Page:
The year 2020 will be one of the most memorable years of the 21st century. It was just over two months after COVID-19 came to the US when the entire world saw a US cop kill a black citizen, George Floyd, in cold blood. Unable to fathom the sight of this, the world changed. People started to protest peacefully, and across the country and even across the world, creating what we now know as the “Black Lives Matter” (BLM) movement (Altman, 2020). Everyone wanted to do their part to push forward with change, and with one incredibly striking reason, this also included members of the entertainment industry who have been a part of the problem, this reaction has varied slightly in its appearance, but hiding the history is too simple an answer.
History — The use of blackface became popular in 1830 and after the US Civil War “as white performers played characters that demeaned and dehumanized African Americans,” with skin painted black, “enlarged lips and other exaggerated features” (Clark, 2019). Blackface can be dated back to Shakespearean times but was brought to the US as “blackface minstrel shows—which became central to American entertainment” by the 19th and early 20th century; these shows “perpetuated a range of negative stereotypes […] being lazy, ignorant, superstitious, hypersexual, criminal or cowardly” (Clark, 2019). “African Americans also performed in blackface given it was the only way to” to act or to counteract the industry largely “dominated by white actors” (Clark, 2019). The use of blackface started to decline in the 1930s (Clark, 2019) but can be seen in various contexts as latest as 2020.
A growing backlash has come from the audience side of this issue, as well as from actors, television and film creators and producers, and even streaming services. When analyzing the entertainment industry’s reaction to the death of George Floyd in May of 2020, it can be seen that its members were already making reparations for the use of blackface in entertainment. In 2018, actor Hank Azaria said that he would be “‘perfectly willing and happy’ to stop voicing Apu on ‘The Simpsons,’” in response to years of backlash toward the character including a documentary (IMDB, 2017, Jensen, 2018). And in January of 2020, Azaria retired from voicing Apu after 30 years, sharing with the Times that “[H]e based the character off the 1968 film “The Party” – where Peter Sellers wore brownface to portray an Indian actor […] explaining that he was unaware of the racial insensitivity of Sellers’ performance at the time. ‘There I am, joyfully basing a character on what was already considered quite upsetting.’” (Henderson, 2020).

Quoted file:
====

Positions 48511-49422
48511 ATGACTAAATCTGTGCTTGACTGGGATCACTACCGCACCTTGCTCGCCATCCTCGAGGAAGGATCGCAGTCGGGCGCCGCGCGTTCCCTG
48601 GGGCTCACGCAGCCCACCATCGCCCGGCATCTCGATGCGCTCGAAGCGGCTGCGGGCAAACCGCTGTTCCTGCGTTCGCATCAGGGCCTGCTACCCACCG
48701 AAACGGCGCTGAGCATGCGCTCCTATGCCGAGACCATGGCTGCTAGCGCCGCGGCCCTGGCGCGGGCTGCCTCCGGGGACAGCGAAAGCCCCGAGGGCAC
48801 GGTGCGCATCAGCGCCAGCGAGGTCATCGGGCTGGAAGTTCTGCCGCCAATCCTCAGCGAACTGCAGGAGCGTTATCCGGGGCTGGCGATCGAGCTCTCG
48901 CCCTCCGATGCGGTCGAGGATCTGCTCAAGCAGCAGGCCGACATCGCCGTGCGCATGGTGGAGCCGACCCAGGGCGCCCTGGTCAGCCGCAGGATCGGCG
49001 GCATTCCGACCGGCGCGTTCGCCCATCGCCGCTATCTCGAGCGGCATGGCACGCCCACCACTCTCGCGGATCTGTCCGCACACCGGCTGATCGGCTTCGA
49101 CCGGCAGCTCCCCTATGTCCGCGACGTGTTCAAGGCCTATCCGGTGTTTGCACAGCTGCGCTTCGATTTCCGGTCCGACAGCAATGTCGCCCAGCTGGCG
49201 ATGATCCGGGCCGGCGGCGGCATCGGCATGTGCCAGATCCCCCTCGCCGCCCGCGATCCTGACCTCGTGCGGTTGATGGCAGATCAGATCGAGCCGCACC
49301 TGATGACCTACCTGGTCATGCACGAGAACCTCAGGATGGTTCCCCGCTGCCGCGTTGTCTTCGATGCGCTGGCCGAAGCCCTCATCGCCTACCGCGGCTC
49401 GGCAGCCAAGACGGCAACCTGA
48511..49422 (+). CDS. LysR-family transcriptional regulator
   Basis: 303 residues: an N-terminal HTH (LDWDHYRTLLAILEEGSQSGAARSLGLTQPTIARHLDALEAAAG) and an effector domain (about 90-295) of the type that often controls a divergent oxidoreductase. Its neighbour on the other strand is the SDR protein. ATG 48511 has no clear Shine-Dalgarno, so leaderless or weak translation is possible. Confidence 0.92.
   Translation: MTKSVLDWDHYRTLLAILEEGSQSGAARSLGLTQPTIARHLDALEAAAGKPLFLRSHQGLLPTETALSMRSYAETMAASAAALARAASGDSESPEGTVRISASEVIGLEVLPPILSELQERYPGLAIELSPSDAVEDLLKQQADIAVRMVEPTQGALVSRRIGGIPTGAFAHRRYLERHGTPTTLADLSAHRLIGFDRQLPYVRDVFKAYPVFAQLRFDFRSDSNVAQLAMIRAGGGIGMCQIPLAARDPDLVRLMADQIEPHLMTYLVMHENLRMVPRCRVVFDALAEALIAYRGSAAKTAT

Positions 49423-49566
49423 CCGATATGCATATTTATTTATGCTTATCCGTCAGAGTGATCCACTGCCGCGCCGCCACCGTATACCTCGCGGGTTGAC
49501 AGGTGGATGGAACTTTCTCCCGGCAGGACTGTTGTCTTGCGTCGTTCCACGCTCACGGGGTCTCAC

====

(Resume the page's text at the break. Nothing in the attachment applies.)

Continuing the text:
By June of 2020, the creators of “‘The Simpsons,’ ‘Family Guy,’ ‘Big Mouth’ and ‘Central Park’” announced that all characters of color will now be voiced by actors of color, as the original actors have recently “stepped down” (Flook, 2020, Trepany, 2020). “In me playing ‘Missy,’ I was engaging in an act of erasure of Black people.” shared the ‘Big Mouth’ actor Jenny Slate, “Ending my portrayal of ‘Missy’ is one step in a life-long process of uncovering the racism in my actions.” (Trepany, 2020). This change was an act that followed a number of other creators who started to edit or remove episodes of their shows, and streaming services that started to take actions with removals or context warnings (Dessem, 2020). For example, Disney+ has started its “Stories Matter” campaign with eleven partnering organizations to add context warnings to its platform (The Walt Disney Company, n.d.).
Status Quo — In analyzing the entertainment industry’s reaction to the BLM movement and the history behind blackface, it can be seen that the members of the industry used deductive reasoning to place their focus on the use of blackface in entertainment. The logical conclusion to the US origin of blackface would be to address issues that have been born out of the use of blackface as these depictions can perpetuate stereotypes that were created to dehumanize black US citizens. In looking at the death of George Floyd, in addition to many others and the rise of the BLM movement, negative stereotypes and targeted police profiling have come to the forefront of many conversations. When making claims to address how blackface is involved, people have brought attention to the various forms: the 19th- and 20th-century styles, or via mud masks, extensive tanning, and cartoon characters of color being portrayed by white actors. All of which, as of 2020, have come to be seen as immoral and in need of attention.